Eight programming languages on the rise
Ruby, Erlang, Cobol, Python and more
By Peter Wayner | InfoWorld | Published: 16:15, 25 October 2010
Built for mathematicians to solve systems of linear equations, Matlab has found rising interest in the enterprise, thanks to the large volumes of data today's organisations need to analyse. Many of the more sophisticated statistical techniques that match people with advertisements, songs or web pages depend upon the power of algorithms like those solved by Matlab.
Expect Matlab use to grow as log files grow fatter. It's one thing for a human to look at the list of top pages viewed, but it takes a statistical powerhouse to squeeze ideas from a complex set of paths. Are people more likely to shop for clothes on Monday or Friday? Is there any correlation between product failures and the line that produced them?
MathWorks, the company behind Matlab, offers a diverse set of whitepapers showing how engineers are searching for statistical answers. Toyota Racing, for instance, plans its NASCAR entries by analysing tests in wind tunnels and other labs. Canada's Institute for Biodiagnostics is searching for the best treatment for burns.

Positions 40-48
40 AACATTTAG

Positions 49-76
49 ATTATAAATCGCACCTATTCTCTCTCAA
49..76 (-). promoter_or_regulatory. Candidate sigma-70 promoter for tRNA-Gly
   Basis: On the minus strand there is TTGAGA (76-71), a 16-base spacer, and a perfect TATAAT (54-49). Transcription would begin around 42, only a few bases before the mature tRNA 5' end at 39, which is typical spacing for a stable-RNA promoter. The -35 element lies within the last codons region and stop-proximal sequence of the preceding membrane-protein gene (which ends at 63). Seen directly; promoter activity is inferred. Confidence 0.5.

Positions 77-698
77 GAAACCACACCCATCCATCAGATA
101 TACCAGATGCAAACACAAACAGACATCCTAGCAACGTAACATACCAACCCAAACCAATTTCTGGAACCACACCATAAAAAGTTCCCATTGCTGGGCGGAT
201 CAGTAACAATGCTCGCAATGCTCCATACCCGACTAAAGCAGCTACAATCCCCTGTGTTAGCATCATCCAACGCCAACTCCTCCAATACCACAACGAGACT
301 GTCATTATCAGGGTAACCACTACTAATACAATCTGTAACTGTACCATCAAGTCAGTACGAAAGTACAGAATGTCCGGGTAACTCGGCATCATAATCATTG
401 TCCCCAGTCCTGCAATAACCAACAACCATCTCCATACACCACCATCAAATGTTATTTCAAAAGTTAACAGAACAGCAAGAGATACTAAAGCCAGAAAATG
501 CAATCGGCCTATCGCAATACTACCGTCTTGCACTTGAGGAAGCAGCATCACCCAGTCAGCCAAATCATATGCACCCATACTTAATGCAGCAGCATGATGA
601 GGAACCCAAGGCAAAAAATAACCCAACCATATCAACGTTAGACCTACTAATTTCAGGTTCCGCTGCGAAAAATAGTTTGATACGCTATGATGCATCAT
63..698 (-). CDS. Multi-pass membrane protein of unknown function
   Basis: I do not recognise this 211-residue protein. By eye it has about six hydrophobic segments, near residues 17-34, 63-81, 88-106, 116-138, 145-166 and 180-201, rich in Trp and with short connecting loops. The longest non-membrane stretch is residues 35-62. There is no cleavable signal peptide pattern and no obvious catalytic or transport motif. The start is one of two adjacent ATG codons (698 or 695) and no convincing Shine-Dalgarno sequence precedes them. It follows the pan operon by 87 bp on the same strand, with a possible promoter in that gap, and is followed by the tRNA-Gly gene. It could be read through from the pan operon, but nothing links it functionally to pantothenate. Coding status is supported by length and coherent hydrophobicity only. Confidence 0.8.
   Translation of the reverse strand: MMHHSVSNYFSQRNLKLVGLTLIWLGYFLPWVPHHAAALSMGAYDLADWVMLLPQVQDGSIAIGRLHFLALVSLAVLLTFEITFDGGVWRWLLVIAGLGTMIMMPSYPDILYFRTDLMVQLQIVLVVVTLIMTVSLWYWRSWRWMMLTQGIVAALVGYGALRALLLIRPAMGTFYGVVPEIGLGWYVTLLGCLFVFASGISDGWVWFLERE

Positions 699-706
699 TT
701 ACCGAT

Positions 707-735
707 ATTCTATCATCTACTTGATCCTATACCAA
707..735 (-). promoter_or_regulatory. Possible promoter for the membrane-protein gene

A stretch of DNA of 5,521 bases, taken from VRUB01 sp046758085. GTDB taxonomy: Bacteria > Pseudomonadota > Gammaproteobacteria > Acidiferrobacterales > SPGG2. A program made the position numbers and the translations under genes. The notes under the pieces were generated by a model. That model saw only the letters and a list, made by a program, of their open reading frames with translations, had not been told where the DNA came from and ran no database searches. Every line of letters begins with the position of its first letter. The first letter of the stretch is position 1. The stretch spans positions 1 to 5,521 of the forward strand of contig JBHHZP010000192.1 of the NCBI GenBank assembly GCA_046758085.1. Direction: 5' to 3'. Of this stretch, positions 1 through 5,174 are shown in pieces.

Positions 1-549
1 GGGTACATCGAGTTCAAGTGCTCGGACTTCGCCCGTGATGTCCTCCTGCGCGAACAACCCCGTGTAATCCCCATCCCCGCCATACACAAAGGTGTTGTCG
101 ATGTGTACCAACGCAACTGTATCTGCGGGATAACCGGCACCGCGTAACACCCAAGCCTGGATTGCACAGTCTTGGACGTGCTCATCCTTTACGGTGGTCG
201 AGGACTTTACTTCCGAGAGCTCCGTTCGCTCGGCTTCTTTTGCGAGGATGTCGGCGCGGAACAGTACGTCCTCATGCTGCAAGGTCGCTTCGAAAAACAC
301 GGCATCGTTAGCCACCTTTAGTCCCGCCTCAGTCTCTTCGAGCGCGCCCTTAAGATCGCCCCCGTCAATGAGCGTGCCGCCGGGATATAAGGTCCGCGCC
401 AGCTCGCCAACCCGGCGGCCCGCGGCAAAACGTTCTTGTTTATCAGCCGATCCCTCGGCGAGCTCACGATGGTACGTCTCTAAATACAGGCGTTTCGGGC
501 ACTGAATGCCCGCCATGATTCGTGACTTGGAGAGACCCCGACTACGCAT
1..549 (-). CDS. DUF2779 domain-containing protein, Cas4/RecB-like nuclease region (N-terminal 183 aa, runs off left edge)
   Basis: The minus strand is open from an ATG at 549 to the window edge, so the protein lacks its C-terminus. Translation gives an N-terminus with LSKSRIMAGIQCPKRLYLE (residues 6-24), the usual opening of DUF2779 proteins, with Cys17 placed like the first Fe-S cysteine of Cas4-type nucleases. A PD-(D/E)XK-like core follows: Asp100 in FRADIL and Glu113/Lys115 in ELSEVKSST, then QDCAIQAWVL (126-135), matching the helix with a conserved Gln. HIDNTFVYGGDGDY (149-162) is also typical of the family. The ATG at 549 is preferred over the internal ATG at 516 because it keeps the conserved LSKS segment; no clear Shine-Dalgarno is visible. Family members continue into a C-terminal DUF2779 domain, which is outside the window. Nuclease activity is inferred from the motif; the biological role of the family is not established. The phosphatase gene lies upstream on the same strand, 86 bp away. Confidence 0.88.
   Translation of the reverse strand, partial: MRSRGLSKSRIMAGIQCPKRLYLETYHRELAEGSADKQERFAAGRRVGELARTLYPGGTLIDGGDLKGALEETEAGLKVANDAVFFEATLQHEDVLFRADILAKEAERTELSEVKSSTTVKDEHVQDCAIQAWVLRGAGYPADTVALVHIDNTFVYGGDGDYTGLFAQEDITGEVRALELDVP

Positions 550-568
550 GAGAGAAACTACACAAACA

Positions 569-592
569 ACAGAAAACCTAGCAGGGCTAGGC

There are also a number of open source alternatives, including Octave, Scilab, Sage and PySci, one of the aforementioned Python libraries. All of these tools help with the complicated statistical analysis that is now becoming common for firms trying to understand what the customer did and what the customer may want to do in the future.
Statistical analysis is being increasingly done in R these days, although some purists call the language S, its original name. Tibco sells a commercial version called S-Plus.
There probably won't be an S++ because the language is more a version of LISP or Scheme with additional features for computing statistical functions and then displaying the results in pretty pictures. If the boss wants the computer to churn through billions of lines of log files looking for patterns, clusters and predictive variables, R or S is a well-loved solution.
R is another Swiss Army Knife of numerical and statistical routines for hacking through the big data sets, collections big enough that it might be better called a Swiss Army Machete. Lou Bajuk-Yorgan, senior director of product management for Tibco's Spotfire S-Plus, says its software is used by a number of clients who are studying how business or engineering projects might work or why they fail to work. Analysing weather patterns to find the best places to build wind-powered generators is one example.